by Brigitte Meyer '19
In the middle of the fern-laced woods, in the center of the log cabin, by the heavy stone fireplace sits a chair. Ordinary dark wood and beige canvas compose the sturdy and broad-backed armchair. Its construction is simple. Slats of pine form the back, and four large boughs constitute the high arms and squat legs. The back cushion has collapsed into sagging rolls of canvas after years of use. Yet it still stands proudly -- my great grandfather’s craftsmanship has not faltered for 110 summers. This is, without a doubt, the most comfortable chair.
When my grandfather was still alive, he had full authority over the chair. In summer, when the mountain air rolling off the lake made the nights chilly, my eighteen family members and I would pack into the chairs surrounding the fire.
My grandfather would stride into the room clutching his newspaper and survey the empty seats. He approached me, a five-year-old ball curled into the cushions, despite the three other empty seats awaiting him in the room. His eyes bored holes into my bowed head as he stood, hands on hips, legs in a wide V. Once I slipped out of the chair, he turned and surveyed the living room, then slowly bent his knees and reclined into the seat.
I hardly ever recall seeing that man smile, but the moment he opened his newspaper in that seat, the wrinkles that sagged downward at the sides of his mouth flipped.
Once my grandfather passed away, my father assumed authority over the chair. Every cold summer night, while the fire crackled, my father sat in the chair rustling his Wall Street Journal with one hand and rumpling his hair with the other. He sat in the chair just as my grandfather did, one leg folded L-shaped over the other, except he did not hold the same commanding authority over the room. I was never afraid to challenge his position. He pretended not to notice me as my seven-year-old arms tugged at his calves in a fierce attempt to dislodge him.
“Daaaad, move!” I pressed my heels into the bottom bar and strained against his leg, but I couldn’t make him budge.
He suppressed a smile and sat in silence.
I kept poking at the bottoms of his feet. Suddenly, he bent over me in feigned anger, releasing the smile he had tried to cover. “You better stop, or I’m going to open up a can of kick-butt!”
I hesitated, poked his leg one more time, and looked up sheepishly. He leapt up from the seat and tickled me, then playfully tossed me into the chair to the left of the fireplace. I sat in the inferior chair for about half a second before hopping back up and attacking my father’s legs once more.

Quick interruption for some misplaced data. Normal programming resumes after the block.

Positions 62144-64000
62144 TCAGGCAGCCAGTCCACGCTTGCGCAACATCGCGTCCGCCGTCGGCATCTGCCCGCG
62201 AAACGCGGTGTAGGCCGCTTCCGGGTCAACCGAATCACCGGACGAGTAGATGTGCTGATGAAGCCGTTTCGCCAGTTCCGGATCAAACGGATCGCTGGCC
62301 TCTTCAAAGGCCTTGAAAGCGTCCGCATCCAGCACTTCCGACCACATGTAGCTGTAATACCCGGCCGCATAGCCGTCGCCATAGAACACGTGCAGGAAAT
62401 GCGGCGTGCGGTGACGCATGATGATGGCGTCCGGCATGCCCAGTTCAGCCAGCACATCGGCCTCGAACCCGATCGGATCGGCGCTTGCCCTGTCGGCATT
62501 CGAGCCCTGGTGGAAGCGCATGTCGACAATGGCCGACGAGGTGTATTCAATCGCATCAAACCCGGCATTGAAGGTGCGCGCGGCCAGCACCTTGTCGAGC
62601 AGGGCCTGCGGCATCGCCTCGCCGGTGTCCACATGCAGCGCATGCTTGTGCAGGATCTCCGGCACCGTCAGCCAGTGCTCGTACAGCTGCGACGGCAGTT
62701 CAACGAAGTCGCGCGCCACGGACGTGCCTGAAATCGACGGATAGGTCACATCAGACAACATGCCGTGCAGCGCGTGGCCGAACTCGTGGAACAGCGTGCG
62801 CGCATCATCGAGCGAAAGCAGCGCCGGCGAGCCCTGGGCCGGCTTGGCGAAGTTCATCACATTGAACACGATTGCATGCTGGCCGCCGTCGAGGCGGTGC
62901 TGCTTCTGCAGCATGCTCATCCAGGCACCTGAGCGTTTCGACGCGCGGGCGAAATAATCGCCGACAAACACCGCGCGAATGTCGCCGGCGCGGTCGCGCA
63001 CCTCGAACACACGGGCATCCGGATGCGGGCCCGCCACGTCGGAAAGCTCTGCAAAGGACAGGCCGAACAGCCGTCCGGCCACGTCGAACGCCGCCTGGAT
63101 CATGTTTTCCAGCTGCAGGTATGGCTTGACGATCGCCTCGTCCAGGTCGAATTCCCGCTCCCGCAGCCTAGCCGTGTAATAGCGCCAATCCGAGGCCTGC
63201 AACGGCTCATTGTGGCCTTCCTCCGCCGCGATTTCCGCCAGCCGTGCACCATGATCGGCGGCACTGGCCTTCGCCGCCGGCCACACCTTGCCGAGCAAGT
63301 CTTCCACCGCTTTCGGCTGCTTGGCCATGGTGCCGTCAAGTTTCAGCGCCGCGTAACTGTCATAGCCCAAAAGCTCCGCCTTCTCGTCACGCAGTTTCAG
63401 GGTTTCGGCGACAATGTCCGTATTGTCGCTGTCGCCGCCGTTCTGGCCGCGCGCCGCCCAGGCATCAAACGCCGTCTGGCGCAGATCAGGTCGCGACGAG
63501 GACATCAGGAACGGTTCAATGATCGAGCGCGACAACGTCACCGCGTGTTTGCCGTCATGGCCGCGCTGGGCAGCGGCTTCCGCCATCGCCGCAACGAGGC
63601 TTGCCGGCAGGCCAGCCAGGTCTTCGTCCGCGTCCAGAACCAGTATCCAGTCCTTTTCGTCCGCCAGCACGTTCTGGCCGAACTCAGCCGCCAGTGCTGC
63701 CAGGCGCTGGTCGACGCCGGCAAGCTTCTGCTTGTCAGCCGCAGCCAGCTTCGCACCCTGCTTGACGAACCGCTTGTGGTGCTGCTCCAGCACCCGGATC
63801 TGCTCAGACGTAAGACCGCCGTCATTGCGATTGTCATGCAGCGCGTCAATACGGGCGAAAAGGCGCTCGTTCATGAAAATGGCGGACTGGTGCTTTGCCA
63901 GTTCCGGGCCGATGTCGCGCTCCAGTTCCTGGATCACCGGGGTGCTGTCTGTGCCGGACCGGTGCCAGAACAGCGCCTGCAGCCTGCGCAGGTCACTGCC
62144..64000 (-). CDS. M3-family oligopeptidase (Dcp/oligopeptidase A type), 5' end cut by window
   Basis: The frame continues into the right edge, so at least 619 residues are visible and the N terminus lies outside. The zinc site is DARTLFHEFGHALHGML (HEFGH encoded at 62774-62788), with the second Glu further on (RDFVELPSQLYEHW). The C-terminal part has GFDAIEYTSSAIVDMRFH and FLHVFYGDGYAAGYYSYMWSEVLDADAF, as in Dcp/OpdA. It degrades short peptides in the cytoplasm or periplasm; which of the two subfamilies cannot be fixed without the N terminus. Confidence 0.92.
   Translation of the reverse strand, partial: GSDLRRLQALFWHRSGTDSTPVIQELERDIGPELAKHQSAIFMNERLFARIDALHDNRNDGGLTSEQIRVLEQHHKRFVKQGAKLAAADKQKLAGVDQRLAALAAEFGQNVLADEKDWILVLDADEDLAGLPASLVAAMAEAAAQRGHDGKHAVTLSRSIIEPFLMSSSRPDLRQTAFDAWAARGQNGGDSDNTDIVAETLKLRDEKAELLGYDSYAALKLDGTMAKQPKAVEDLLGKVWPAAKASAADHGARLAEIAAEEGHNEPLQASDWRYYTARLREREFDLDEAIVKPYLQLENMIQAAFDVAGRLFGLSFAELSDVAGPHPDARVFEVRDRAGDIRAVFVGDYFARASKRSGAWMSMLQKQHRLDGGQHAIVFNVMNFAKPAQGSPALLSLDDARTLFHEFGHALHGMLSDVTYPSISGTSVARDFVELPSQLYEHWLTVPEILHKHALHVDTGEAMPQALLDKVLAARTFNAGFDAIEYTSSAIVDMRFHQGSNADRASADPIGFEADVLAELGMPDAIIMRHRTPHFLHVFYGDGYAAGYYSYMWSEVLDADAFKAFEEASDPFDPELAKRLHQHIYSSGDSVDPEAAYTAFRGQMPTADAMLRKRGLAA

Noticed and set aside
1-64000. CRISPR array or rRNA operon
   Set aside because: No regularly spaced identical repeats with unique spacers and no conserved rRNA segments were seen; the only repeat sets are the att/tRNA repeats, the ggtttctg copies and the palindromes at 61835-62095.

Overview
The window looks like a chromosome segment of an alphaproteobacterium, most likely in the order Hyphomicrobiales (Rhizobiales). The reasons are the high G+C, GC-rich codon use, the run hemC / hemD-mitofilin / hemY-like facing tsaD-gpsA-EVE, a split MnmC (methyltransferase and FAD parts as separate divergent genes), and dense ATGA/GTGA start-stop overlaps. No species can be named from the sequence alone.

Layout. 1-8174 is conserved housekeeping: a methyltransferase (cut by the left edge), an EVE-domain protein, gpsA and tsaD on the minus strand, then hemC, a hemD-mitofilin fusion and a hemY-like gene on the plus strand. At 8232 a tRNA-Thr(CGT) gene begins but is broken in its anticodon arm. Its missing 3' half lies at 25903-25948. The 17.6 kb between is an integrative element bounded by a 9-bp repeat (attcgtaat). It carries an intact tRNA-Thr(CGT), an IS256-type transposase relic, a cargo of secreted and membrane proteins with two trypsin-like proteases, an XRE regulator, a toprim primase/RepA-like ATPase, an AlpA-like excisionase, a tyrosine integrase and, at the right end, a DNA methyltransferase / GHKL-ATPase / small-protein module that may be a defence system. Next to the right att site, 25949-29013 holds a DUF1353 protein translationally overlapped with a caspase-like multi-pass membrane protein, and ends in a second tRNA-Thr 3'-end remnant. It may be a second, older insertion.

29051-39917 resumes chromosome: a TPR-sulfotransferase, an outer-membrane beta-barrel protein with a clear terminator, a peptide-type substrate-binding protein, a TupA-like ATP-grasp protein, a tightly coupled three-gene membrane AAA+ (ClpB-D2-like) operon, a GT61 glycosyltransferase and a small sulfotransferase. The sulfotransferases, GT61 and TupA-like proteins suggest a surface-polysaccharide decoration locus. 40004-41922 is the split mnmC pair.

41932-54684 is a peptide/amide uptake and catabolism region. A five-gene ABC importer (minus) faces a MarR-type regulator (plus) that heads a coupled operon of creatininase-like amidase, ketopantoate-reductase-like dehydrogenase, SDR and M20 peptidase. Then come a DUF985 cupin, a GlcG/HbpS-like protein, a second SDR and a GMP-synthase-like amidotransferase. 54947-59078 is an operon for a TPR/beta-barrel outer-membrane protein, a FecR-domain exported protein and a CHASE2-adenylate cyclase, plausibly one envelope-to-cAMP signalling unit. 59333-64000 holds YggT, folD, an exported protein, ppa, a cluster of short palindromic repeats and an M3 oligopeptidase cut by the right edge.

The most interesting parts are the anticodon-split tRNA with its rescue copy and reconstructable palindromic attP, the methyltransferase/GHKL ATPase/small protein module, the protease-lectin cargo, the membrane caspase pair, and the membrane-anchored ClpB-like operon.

Just a few years after, the sudden stress of a new job meant my father stopped spending most of the summer in the cabin. Soon, the most vicious battles for the chair occurred between my cousin Tierney and me.
One chilly evening, I was curled up in the chair, enjoying a s’more and a crisp library book. Over the rim of my book, I saw Tierney rush into the room and lean on the chair’s wide arms. She swung her dark brown hair so it brushed my blonde strands away from my face. I looked up. “I’m older, and I’m reading. So I get the chair.”
“No you don’t! Plus we’re both nine right now, so you’re not actually older.” She snatched the book from my hands and hid it behind her back with a little smirk. She flung the book backwards and propelled herself forward towards the chair. Her little body contained so much momentum that I had to dodge her by rolling off
the side of the chair under the arm.
Defeated, I crawled back over in front of the fire and started preparing another s’more. She looked enviously at my marshmallow and glanced toward the kitchen where the bag of marshmallows lay open. I saw her eyes flick back and forth from me to the kitchen multiple times as she formulated her plan.
“SEAT CHECK!” she suddenly squealed, smacking the bottom cushion and flashing five fingers for five minutes in my face.
As soon as her foot passed through the doorway, I sprung to my feet and crashed backwards into the seat, gnawing on my barely-toasted marshmallow.
Shortly after, Tierney reentered the room. “Brigitte! It’s only been three minutes!” She tugged at my leg. I poked her fingers away. She tried to lift me out of the chair, but I remained limp as a rag doll. I smiled up at her, and she pouted back.
Finally, as a compromise, I scooted towards the warmth of the fire and patted the space beside me. She reluctantly climbed into the seat and we sat, munching our marshmallows in silence.
Once all the cousins passed age thirteen, our childish squabbles for the seat faded. When one cousin held authority over the chair, nobody challenged them. Some nights, the chair even sat in the corner unoccupied.
One evening, when I was about fifteen, a spark from the fire leapt through the decrepit screen and landed directly on the cushion, searing a tiny hole in the seat. My mother bent over the cushion and scrubbed fervently at the spot where the cinder hit. The cushion disintegrated in her fingers and a tiny pile of ash appeared.
Everyone looked on in horror. Nobody sat in the chair for the next two nights.
As I was lounging in the chair last summer, my younger cousin Parker, who nearly surpasses me in height, joked as he passed the chair on his way to the kitchen. “Remember when we used to literally kill each other over that seat?” I smiled and waved him past dismissively. He feigned a step towards the doorway, but then suddenly whipped around and, in a flourish, swept me out of the chair and onto the floor.
Tears welled up in my eyes cause I had landed too hard on my previously sprained wrist. In hindsight, those tears in part yearned to once again feel that childish naivety where nothing mattered more than sitting in a chair. Grandpa’s chair, the one by the heavy stone fireplace.